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Subject: Re: what kind of analogy is F.D.R. and Elizabeth II with Domingo???
From: Robert Cardinalli <[log in to unmask]>
Reply-To:Robert Cardinalli <[log in to unmask]>
Date:Sun, 2 Dec 2018 14:24:46 +0200
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Thank you---you have IMO underscored the point I was making.  Not sure if
the protracted lesson in US history was necessary (that was certainly
misplaced---your word) since my point was not to question the vital
continuing role each of the 4 persons played in their professional careers.
At the risk of sounding like a lunatic (your word) it was pretty clear I was
being facetious by saying that the 4 examples held back others from
advancing in their careers, in fact referencing what Maestro Domingo is
sometimes accused of, i.e. refusing to step aside to let "real" baritones
with youthful voices and on the cusp of a burgeoning career, take center
stage.  Given the small number of performances in the baritone range that
Domingo gives each year, unless you want to include his concert appearances
and recitals as well, they hardly make a microscopic dent in the total
number of opera performances staged each year globally.  FDR, QEII, Abbott,
Toscanini, Domingo, and so many others like them, continued to make
important contributions late into life.  It has been argued that some of
these people did so unwisely (e.g. FDR almost certainly led himself to an
early grave by taking on that fourth term in office), and late performing
Domingo is forever negatively compared with Warren, Merrill and
Cappuccilli---he seems to have reconciled himself to that inevitabilty.
Since I am a lunatic, I don't expect you will grasp the logic but then you
misread the tone and intent of the original email, so I can anticipate as
much.

Robert       

-----Original Message-----
From: Discussion of opera and related issues <[log in to unmask]> On
Behalf Of Les Mitnick
Sent: Saturday, December 1, 2018 10:05 PM
To: [log in to unmask]
Subject: what kind of analogy is F.D.R. and Elizabeth II with Domingo???

I fail to see a connection with the four-time election of President Franklin
D. Roosevelt, as well as the continuing reign of Queen Elizabeth II of
England, to the longevity of the career of Placido Domingo.  It's  an apples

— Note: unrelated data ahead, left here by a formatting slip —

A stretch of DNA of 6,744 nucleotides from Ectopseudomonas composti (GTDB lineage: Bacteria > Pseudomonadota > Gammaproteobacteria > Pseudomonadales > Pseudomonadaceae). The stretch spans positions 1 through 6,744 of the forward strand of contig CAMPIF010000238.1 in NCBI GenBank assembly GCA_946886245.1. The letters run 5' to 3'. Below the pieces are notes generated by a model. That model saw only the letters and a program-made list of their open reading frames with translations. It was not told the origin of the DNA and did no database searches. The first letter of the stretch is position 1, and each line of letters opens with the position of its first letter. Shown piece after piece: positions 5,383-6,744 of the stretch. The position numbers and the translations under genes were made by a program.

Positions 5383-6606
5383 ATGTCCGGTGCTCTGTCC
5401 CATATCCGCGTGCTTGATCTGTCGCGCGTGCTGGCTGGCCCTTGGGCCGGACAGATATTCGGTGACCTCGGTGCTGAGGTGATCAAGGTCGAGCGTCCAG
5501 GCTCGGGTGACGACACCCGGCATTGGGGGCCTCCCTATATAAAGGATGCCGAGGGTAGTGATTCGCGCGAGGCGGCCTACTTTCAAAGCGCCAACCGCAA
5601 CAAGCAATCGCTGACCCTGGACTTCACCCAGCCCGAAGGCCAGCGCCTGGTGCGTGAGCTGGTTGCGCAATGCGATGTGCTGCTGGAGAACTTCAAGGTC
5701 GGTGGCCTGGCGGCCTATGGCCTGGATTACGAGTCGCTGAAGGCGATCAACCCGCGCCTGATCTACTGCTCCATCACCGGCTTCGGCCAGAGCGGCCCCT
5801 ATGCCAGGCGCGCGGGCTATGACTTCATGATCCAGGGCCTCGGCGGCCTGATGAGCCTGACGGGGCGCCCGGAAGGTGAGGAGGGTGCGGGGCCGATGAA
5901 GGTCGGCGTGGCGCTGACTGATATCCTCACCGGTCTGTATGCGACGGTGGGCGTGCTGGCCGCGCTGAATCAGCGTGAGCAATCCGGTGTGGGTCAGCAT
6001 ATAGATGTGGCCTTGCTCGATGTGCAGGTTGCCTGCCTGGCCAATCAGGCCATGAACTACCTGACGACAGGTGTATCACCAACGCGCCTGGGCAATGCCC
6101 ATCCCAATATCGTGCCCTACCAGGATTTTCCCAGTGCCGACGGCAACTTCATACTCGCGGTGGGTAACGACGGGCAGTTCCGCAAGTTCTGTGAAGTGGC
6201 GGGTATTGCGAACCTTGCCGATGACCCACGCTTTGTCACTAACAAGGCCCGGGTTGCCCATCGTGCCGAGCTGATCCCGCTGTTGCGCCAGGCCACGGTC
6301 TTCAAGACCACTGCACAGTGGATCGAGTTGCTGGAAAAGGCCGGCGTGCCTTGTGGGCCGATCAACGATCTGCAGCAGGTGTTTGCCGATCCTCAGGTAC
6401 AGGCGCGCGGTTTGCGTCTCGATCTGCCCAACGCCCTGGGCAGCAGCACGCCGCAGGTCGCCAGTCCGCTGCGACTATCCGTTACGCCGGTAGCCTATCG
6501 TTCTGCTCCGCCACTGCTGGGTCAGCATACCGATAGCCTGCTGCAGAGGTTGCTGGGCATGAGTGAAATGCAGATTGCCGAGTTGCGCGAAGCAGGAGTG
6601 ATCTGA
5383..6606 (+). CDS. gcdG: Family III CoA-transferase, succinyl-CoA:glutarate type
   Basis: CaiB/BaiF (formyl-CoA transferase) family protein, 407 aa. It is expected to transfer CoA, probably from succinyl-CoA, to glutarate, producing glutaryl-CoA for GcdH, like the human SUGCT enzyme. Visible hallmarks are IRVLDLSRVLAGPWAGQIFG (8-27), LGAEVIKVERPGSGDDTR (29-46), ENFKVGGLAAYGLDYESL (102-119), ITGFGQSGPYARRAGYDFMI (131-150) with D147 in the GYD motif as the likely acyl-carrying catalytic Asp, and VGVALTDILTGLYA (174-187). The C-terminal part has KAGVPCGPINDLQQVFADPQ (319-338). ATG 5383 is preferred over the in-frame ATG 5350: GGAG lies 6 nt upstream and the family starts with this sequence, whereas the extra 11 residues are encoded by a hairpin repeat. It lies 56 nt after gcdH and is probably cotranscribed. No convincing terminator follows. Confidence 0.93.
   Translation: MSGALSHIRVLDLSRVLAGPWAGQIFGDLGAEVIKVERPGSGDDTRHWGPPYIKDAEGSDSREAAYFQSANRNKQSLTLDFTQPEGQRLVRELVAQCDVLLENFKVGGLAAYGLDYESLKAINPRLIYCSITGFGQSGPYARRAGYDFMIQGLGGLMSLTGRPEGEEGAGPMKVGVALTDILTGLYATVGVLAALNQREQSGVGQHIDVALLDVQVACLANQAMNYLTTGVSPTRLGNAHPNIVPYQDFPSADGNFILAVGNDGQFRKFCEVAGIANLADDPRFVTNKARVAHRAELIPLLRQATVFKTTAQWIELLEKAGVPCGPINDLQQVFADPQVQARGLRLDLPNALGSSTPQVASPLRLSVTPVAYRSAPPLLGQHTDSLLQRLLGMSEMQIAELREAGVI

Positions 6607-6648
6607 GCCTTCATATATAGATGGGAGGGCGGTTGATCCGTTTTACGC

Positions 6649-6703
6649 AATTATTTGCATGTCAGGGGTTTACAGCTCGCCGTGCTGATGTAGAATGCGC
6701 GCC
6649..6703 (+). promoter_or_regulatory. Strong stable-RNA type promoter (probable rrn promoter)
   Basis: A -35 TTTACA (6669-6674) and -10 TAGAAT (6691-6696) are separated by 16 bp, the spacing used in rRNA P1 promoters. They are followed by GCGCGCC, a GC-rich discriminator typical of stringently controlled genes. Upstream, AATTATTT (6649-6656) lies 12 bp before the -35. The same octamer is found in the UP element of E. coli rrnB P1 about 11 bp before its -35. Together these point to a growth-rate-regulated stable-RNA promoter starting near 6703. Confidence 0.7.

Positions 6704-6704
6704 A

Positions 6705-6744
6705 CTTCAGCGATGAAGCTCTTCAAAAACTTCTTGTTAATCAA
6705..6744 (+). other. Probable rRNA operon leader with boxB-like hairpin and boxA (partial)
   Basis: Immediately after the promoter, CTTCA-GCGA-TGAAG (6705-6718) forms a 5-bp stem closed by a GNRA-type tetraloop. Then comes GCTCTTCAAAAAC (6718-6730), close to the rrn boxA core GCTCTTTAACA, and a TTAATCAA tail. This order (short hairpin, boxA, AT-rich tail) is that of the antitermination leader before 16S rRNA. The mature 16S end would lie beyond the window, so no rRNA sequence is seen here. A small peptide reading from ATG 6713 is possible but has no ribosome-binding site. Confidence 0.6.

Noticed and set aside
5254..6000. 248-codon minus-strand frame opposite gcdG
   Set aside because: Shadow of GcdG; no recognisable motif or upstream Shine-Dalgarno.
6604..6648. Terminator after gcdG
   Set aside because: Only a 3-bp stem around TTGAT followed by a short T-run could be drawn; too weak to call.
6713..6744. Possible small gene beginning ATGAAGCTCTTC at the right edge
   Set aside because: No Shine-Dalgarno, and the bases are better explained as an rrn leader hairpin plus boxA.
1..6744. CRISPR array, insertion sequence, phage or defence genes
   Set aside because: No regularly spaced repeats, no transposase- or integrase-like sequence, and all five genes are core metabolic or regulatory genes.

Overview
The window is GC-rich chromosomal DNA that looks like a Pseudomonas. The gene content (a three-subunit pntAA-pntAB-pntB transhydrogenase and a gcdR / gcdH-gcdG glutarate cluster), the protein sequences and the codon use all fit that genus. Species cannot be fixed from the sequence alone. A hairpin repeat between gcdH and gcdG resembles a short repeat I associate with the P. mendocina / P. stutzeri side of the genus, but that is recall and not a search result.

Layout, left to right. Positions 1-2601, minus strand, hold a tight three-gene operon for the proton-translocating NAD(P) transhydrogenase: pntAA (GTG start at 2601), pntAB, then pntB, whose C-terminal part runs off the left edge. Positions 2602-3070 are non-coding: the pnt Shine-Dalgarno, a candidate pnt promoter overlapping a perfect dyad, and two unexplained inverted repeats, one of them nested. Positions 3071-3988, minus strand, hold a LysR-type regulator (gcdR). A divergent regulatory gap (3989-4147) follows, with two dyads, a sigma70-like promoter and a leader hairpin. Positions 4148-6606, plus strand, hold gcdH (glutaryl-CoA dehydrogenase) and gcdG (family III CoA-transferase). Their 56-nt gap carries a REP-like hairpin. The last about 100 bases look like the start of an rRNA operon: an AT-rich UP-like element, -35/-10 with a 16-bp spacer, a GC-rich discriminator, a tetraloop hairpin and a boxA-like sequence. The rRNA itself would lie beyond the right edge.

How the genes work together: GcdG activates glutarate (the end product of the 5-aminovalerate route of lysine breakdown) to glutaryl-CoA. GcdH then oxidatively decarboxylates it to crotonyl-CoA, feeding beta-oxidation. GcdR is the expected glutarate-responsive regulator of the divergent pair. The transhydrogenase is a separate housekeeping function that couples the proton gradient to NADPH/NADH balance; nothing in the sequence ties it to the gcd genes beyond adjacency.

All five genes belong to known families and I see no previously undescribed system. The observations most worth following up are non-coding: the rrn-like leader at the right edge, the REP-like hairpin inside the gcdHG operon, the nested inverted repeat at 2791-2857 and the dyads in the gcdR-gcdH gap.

and oranges analogy and I find it totally misplaced.
       F.D.R.'s presidency (between 1932 and 1944) encompassed one of the
most devastating periods in the history of the United States.  First the
Depression, the Dust Bowl, and then the miasma of World War II (which was
the result of fact that the Treaty of Versailles in 1918 wasn't worth the
paper it was printed on, as well as the policy of "Isolationism" from 1920
until 1937 {the year F.D.R. made his famous Quarantine Speech which led the
U.S. into finally arming for World War II}).  This marked the end of the
Depression.  In the 1940 election, the electorate wasn't about to "change
horses in the middle of the Atlantic).  By 1944, with the war having turned
in our favor, Roosevelt was already not a well man, but people were not
about to change presidents at such a time.  
Finally, exhausted after the Yalta Conference in 1944, he looked terrible
and managed to hold on until April, 1945.  
       Of course, by 1948, an amendment to the Constitution was added to
make more than two elected Presidential terms prohibited.  But given the
times, and using hindsight, it's a good thing he was there as Commander and
Chief.
       Queen Elizabeth II?  Of course she could/could have abdicated her
throne to Prince Charles, but she obviously has chosen not to (some of the
reasons should be obvious).  
Still, I can't see how FDR or Queen Elizabeth II "ruined life for
generations".  
       And to compare Placido Domingo to THEM??????????  I think this is
sheer lunacy.  If one wants to look to someone who "go", they need look no
further than to our present Commander and Chief! 

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